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Weekly Roundup | 04.23.2024

Our pick of headlines this week impacting commercial real estate in the emerging markets.

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📰 Banks Believe They Are Well-Prepared for Commercial Real Estate Fallout

The direction of rates doesn’t matter as much for some of the most troubled loans, such as those to office buildings that are mostly vacant, if they aren’t generating much if any cash flow. But the properties that have that problem are likely already well-known to their lenders. Investors should definitely stay vigilant about the state of commercial real estate. But that doesn’t mean banks have been blind to the risks.

net charge-offs as percentage of commercial real estate loans

📰 Commercial Real Estate Foreclosures Jumped 117% in March as Trouble Looms

There were 625 commercial real estate foreclosures in March, up 6% from February and 117% from the same time last year, according to a new report published by real estate data provider ATTOM. About $1.5 trillion in commercial mortgage debt is due by the end of 2025, but steeper borrowing costs, coupled with tighter credit conditions and a decline in property values brought on by remote work, have increased the risk of default.

Read More: Fox Business

📰 “Perfect Landing Spot.” Apple Plans to Spend More in Vietnam as it Looks Beyond China

Apple is planning to buy more components from Vietnam, underscoring a trend among global tech firms to look beyond China to secure their supply chains, cut costs and open up new markets. CEO Tim Cook made the pledge in a meeting with Vietnamese Prime Minister Pham Minh Chinh in Hanoi last Tuesday. Apple has already spent almost $16 billion through its supply chain in the country since 2019, and the company has created more than 200,000 jobs in Vietnam.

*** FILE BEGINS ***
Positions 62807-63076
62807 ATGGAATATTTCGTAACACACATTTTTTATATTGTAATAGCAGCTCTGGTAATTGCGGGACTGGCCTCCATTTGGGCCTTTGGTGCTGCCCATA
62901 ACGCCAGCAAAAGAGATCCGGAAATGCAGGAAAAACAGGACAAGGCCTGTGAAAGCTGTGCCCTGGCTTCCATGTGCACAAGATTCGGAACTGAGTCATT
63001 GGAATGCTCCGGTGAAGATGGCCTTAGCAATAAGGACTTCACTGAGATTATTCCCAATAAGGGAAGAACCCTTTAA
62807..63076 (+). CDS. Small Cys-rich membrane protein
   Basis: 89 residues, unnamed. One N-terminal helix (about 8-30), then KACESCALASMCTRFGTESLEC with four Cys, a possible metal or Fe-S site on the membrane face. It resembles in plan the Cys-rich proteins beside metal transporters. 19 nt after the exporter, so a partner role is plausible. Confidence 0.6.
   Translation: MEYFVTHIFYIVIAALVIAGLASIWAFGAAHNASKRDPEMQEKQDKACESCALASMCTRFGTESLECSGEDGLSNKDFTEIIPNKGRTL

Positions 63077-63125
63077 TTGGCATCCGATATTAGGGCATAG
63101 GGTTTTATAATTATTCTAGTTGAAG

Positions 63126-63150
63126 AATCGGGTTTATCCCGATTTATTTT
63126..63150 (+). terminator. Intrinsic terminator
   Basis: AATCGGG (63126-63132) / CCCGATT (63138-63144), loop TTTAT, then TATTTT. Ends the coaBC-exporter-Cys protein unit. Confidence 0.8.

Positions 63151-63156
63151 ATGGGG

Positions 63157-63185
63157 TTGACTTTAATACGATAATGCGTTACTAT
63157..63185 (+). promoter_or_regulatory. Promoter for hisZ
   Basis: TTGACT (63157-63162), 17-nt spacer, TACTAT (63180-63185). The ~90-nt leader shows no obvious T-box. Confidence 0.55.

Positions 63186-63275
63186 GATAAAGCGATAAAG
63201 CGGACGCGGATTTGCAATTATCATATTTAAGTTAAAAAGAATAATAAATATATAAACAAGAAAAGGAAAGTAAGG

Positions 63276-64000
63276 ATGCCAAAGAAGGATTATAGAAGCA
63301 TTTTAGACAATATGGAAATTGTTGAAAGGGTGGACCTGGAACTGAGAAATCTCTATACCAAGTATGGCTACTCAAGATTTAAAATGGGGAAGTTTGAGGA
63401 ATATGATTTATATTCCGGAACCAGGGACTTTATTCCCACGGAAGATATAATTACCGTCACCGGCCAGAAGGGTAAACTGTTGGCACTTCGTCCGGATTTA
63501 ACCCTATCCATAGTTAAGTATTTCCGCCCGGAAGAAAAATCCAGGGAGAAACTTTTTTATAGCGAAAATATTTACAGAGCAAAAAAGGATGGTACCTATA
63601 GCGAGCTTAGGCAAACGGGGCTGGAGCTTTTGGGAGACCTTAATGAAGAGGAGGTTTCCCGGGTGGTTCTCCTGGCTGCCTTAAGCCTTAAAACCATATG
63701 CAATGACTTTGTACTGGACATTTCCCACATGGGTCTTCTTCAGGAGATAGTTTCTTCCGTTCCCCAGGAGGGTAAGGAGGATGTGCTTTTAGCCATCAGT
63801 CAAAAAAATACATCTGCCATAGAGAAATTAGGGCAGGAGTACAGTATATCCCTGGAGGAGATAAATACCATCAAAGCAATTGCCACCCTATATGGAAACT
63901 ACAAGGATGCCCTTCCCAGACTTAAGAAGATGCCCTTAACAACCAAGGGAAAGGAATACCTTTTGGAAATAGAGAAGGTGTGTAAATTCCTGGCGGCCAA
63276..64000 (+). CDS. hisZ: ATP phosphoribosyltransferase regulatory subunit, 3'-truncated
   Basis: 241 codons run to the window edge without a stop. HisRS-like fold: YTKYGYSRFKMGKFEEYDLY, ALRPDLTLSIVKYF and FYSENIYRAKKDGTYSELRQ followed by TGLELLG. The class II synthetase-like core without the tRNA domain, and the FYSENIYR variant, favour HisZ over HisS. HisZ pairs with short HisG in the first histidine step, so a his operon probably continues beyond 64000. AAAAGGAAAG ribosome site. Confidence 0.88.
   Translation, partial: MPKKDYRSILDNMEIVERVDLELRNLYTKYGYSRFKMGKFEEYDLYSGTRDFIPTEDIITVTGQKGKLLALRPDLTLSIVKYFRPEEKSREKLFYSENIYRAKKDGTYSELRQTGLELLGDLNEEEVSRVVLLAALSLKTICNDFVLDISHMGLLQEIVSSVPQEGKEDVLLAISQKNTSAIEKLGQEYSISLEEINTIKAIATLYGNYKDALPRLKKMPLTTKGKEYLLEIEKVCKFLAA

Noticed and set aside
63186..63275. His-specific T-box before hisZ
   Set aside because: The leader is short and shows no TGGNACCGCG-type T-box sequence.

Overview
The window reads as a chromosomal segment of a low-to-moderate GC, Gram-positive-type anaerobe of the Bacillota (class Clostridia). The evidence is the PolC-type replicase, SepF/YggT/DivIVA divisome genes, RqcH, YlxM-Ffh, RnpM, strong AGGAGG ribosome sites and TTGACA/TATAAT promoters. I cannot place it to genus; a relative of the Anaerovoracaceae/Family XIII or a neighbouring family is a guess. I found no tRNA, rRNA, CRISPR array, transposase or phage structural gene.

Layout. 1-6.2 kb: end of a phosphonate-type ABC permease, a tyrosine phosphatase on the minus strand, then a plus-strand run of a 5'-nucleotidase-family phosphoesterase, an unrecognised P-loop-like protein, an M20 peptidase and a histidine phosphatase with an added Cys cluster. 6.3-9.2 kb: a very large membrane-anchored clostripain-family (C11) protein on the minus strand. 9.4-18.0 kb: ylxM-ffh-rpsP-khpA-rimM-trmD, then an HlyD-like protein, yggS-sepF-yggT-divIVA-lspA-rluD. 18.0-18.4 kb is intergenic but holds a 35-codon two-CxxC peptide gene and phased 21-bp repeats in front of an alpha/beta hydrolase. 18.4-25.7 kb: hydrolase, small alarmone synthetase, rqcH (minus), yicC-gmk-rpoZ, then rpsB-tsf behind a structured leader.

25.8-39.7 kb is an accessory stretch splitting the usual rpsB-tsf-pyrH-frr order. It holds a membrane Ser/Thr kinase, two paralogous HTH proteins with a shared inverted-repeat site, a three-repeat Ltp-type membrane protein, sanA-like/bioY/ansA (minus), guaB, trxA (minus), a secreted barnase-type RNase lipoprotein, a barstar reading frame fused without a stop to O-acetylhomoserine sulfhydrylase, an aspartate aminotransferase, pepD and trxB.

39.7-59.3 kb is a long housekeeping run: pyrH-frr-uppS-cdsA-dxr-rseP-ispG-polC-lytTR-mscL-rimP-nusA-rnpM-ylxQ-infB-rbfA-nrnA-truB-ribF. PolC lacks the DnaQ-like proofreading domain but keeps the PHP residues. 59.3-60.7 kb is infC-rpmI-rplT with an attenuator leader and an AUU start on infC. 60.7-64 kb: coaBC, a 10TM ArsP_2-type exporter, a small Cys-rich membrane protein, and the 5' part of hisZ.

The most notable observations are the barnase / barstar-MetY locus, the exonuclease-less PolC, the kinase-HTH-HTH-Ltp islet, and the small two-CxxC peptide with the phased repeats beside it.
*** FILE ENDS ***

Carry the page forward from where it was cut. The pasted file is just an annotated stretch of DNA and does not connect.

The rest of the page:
Read More: CNN (Video: CNBC)

Latin America

📰 How Chinese Firms are Using Mexico as a Backdoor to the US

Mr. Dussel of the Centre for China-Mexico Studies thinks nearshoring is better defined by what he calls "security-shoring", saying Washington has placed national security concerns above all other factors in its relationship with China. Mexico, he argues, must be wary of being caught in the middle. Amid this tension, Mr Dussel says: "Mexico is putting up a big sign to China saying: 'Welcome to Mexico!'. You don't need a PhD to know that this isn't going to end well for bilateral relations between the US and Mexico in the medium term," he adds.

Read More: BBC

📰 Residential in Latin America Showed “Remarkable Resilience and Growth” in 2023

According to one of the top institutional investors in Latin America real estate, residential and multifamily in the region showed "remarkable resilience and growth" in 2023. The 2023 real estate trends report from the Los Angeles-based investor, Paladin Realty, is available in this article for download. The report provides a bullish assessment of the opportunity and covers the key markets of Brazil, Colombia, Mexico, Peru, and Chile. Emerging Real Estate Digest asked Paladin Realty's Latin America CIO questions about some of the conclusions, and those responses are included in the article exclusively for our subscribers.

📰 Petro Asks Bogota’s Population to Leave the City Over the Weekend to Reduce Water Consumption

Mexico City isn’t the only city in Latin America with a major water issue with local governments seemingly ill-equipped and uninterested in ameliorating. Over the X social media platform the former Marxist guerrilla, now President of Colombia, urged rationing of water and to take trips to reduce consumption.

Read More: CNN (video: Aljazeera)


📰 Volkswagen to Invest $210 Million in South African Plant

Volkswagen invests $210 million to build new SUVs in the Eastern Cape: Volkswagen plans to invest 4 billion rand ($210.67 million) in its South African plant in the Eastern Cape in preparation to manufacture a new SUV in 2027. South Africa is easily the largest automotive manufacturing hub on the African continent, hosting global brands such as Toyota, Isuzu, Volkswagen, and Mercedes.